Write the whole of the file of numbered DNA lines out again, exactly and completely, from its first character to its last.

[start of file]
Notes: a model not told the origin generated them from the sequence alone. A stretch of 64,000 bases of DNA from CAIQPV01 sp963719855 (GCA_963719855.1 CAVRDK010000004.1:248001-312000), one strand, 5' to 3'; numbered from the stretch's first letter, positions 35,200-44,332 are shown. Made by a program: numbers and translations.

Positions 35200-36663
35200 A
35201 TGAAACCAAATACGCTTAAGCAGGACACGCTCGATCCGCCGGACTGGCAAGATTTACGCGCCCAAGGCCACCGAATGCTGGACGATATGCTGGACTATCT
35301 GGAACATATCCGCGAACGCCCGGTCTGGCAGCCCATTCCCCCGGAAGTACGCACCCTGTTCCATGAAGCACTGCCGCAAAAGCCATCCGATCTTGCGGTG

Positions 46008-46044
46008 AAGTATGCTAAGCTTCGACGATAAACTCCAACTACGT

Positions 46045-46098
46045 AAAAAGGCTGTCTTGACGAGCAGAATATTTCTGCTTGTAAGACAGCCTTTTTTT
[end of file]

Notes: a model not told the origin generated them from the sequence alone. A stretch of 64,000 bases of DNA from CAIQPV01 sp963719855 (GCA_963719855.1 CAVRDK010000004.1:248001-312000), one strand, 5' to 3'; numbered from the stretch's first letter, positions 35,200-44,332 are shown. Made by a program: numbers and translations.

Positions 35200-36663
35200 A
35201 TGAAACCAAATACGCTTAAGCAGGACACGCTCGATCCGCCGGACTGGCAAGATTTACGCGCCCAAGGCCACCGAATGCTGGACGATATGCTGGACTATCT
35301 GGAACATATCCGCGAACGCCCGGTCTGGCAGCCCATTCCCCCGGAAGTACGCACCCTGTTCCATGAAGCACTGCCGCAAAAGCCATCCGATCTTGCGGTG

Positions 46008-46044
46008 AAGTATGCTAAGCTTCGACGATAAACTCCAACTACGT

Positions 46045-46098
46045 AAAAAGGCTGTCTTGACGAGCAGAATATTTCTGCTTGTAAGACAGCCTTTTTTT